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Antarctica has a distinct but very limited appeal as a surf destination. On the plus side it’s in the middle of the Southern Ocean, has more coastline than Australia, friendly Locals (Penguins) and it just screams super-fucking-crazy-adventure.
Surf-wise it’s still largely unknown. If you want to follow the intrepid footsteps of a surf pioneer like Peter Troy, Antarctica offers a clean white sheet. Sure it gets hysterically cold but nearly freezing to death is good for the mind, body and soul, according to the Iceman, Wim Hoff.
Ok, so you’ve made your decision. You’re going to Antarctica. Puff that chest out and grow a beard because very few humans even make it to this point. You now have three options. And a beard! You can depart from southern Chile and cross the notorious Drake Passage on a very expensive cruise ship. Or you can fly to the military base on King George Island and join a very expensive cruise ship there. Once on board you’ll have between seven and 30 days exploring the frozen continent, weather depending.
Unfortunately, you definitely can’t take a surfboard. Even if you managed to smuggle an inflatable craft onboard, you wouldn’t be able to just jump overboard and paddle to a little iceberg left. Antarctic operators follow very strict landing protocols and while some offer heli-skiing, and even scuba diving no one does surfing. So you have one option if you want to surf the frozen continent. You need a friend with a yacht and a wild streak.
Happily, you have to be a little crazy to own a yacht so you’re really just looking for a yacht. If its owner is recently divorced, unemployed, drinks too much, has a beard like Barton Lynch, or a glass eye then perfect. You’re set. Pack fishing rods, puffer jackets and heaps of those delicious Cup a Soups. Depart from your local harbour on a flow tide and follow the stars due south. Or use the satnav if you’re a bit of a wuss.
Allow two weeks to reach the ice. You will be busy throwing up most of the way but when you’re not it’s a good time to really research this whole Antarctica thing. Books about polar exploration will put hairs on your chest. Scott, Amundsen, Mawson, Hurley, Wild… these are your boys. Learn from them. How to cook penguin liver. What to do when your boat is crushed to splinters by ice. Upbeat jokes to share when your teeth shatter and your piss freezes. The Worst Journey in the World is a good one.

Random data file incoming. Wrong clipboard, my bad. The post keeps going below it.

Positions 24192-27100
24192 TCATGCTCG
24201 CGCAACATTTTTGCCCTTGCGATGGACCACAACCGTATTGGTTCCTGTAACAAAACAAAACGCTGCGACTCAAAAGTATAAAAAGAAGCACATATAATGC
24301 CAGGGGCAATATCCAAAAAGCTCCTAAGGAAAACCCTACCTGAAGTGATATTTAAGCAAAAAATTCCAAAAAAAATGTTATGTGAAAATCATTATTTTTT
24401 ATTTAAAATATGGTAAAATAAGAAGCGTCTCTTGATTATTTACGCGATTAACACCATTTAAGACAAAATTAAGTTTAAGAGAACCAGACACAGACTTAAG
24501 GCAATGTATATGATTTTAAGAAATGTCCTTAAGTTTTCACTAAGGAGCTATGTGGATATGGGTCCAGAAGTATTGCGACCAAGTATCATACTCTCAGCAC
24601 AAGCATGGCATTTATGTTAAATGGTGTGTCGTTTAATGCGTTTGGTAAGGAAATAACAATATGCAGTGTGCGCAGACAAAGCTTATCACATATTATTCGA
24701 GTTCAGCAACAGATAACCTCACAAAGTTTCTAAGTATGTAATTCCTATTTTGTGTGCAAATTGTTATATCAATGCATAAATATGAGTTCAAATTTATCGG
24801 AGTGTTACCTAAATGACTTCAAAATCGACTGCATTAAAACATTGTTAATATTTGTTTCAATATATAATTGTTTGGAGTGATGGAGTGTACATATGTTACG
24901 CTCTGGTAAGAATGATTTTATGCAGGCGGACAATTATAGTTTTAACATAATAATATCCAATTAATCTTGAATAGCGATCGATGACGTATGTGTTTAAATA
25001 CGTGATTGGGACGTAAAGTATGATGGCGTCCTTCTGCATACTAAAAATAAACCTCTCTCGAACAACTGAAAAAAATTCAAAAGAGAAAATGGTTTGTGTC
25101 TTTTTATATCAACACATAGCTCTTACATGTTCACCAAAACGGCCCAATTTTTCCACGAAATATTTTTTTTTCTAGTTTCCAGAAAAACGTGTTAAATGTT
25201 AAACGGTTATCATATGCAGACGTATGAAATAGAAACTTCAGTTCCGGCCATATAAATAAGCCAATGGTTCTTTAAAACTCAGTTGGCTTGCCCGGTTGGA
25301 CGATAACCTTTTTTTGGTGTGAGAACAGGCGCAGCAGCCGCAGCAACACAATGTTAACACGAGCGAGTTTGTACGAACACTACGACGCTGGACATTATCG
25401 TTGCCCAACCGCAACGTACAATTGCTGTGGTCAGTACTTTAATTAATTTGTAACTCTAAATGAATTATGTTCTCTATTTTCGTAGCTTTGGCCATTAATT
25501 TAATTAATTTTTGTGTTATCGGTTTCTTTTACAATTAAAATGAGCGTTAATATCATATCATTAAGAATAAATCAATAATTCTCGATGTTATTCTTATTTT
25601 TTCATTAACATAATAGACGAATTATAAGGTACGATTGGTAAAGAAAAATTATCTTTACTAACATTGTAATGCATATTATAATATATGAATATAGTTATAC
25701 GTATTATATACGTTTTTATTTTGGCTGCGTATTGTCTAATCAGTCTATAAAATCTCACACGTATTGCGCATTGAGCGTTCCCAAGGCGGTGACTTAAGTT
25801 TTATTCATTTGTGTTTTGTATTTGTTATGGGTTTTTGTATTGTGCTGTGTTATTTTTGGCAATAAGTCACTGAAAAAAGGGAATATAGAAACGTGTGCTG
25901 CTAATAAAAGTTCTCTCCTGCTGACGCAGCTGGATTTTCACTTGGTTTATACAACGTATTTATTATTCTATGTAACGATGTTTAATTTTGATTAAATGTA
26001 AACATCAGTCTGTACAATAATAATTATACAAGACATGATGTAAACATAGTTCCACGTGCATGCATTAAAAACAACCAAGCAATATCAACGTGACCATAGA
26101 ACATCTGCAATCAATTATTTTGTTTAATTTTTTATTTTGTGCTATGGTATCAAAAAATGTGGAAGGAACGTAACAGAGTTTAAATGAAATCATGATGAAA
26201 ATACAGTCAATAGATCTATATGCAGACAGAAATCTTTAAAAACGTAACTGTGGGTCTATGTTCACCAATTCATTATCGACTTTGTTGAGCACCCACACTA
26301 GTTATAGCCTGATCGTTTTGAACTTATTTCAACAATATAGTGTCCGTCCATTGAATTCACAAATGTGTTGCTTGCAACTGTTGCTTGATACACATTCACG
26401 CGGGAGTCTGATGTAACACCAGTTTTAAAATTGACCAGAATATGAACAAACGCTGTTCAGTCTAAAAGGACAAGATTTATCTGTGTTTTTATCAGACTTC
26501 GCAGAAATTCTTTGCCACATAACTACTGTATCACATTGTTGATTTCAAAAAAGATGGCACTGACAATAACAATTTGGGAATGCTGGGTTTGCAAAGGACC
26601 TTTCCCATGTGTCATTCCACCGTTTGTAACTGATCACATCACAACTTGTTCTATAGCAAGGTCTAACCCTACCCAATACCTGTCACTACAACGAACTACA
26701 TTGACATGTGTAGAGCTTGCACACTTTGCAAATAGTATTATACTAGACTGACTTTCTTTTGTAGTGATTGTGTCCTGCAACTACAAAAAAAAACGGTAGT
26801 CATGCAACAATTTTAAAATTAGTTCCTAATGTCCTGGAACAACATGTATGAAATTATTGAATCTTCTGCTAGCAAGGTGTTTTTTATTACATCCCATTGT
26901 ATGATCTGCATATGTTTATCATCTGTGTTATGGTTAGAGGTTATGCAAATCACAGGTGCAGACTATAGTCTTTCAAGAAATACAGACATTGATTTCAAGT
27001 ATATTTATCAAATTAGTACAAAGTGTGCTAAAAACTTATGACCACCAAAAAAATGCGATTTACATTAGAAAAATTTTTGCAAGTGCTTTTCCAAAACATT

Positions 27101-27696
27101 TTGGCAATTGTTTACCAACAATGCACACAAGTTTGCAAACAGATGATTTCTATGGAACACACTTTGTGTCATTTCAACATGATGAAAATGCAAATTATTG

Let’s assume you get cold feet (you will) but still make it. Where do you start looking for waves at the frozen end of the earth? The Antarctic Peninsula is probably your best bet. South Pacific lows push in west swells and there are endless bays and islands to refract and refine. Unfortunately, the region’s icy katabatic winds are often so whippy they can out-blast hurricanes. Your first and lasting priority will be finding sheltered bays so your yacht doesn’t get smashed to bits and you don’t, you know, die.
Your best chance at riding something with a bit of size and power will probably be an iceberg wave. These occur when a large ice-cliff calves off a huge chunk of frozen water, which then creates a very random tidal wave. Think of it as a God taking a dump and you riding the resulting splash- back if you’re into religious fables. To catch an ice-splash you need to simply find an ice-cliff and wait for God or global warming to show up. It might take 30 minutes or 30 years.
To summarise, you will need time, luck, a yacht, warm socks, some books and an endless supply of Cup a Soups if you want to try and find rideable waves in Antarctica. Windows of opportunity will open for a few hours and then clamp shut for years. You won’t even get bragging rights because Ramon Navarro has already been down there and towed into a handful of stunningly bad ice waves. If you do go, you will be pushed beyond your breaking point and confront the question all modern-day explorers ask of themselves: why didn’t I just go to Bali?